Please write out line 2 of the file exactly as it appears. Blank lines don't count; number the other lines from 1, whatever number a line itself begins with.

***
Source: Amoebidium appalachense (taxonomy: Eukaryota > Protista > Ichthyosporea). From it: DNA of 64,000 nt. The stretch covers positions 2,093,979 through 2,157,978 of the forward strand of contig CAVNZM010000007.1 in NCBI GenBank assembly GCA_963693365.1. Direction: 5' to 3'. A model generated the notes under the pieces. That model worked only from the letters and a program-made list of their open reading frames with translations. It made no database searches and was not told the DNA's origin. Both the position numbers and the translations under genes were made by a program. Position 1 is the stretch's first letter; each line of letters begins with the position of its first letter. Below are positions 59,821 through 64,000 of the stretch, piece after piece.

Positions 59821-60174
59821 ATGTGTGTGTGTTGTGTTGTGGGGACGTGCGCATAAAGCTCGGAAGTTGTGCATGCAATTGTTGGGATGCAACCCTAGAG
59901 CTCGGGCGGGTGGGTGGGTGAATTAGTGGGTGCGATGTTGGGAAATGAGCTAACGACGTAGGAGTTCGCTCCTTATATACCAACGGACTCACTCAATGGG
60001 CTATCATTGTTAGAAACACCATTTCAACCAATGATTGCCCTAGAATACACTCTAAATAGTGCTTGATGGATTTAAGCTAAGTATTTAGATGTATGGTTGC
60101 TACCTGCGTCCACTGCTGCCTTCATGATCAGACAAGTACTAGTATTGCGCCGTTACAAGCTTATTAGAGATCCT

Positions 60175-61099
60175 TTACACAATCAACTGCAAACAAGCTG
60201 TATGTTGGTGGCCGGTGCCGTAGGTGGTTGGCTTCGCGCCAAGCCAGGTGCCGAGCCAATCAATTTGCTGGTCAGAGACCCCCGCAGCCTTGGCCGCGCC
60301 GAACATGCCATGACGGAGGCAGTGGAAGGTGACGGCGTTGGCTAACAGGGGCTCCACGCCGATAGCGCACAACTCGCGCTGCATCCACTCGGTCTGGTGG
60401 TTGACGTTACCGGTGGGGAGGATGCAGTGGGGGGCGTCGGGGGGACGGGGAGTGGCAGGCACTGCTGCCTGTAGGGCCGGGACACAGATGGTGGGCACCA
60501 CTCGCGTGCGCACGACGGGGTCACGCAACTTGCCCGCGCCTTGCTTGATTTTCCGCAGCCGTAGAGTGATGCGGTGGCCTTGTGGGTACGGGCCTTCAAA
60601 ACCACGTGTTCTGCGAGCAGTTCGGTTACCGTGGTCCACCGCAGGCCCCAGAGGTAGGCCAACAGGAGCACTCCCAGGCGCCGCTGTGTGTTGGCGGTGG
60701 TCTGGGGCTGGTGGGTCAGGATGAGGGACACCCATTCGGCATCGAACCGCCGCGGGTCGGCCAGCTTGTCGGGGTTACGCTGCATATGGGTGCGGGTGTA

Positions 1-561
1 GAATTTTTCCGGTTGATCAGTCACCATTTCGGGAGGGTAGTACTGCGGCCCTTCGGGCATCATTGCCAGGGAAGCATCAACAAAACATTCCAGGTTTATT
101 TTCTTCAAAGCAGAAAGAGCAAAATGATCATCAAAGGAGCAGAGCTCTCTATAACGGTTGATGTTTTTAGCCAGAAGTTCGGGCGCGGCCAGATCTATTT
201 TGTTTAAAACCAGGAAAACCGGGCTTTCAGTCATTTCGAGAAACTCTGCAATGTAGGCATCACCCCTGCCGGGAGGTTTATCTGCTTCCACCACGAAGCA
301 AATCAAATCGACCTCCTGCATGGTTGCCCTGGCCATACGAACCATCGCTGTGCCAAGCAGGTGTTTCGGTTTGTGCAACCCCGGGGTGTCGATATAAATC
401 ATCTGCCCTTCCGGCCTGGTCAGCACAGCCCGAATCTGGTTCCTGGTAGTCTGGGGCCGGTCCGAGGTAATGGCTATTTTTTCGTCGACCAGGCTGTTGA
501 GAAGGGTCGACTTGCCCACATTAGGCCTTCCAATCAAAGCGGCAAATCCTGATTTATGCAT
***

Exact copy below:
Positions 59821-60174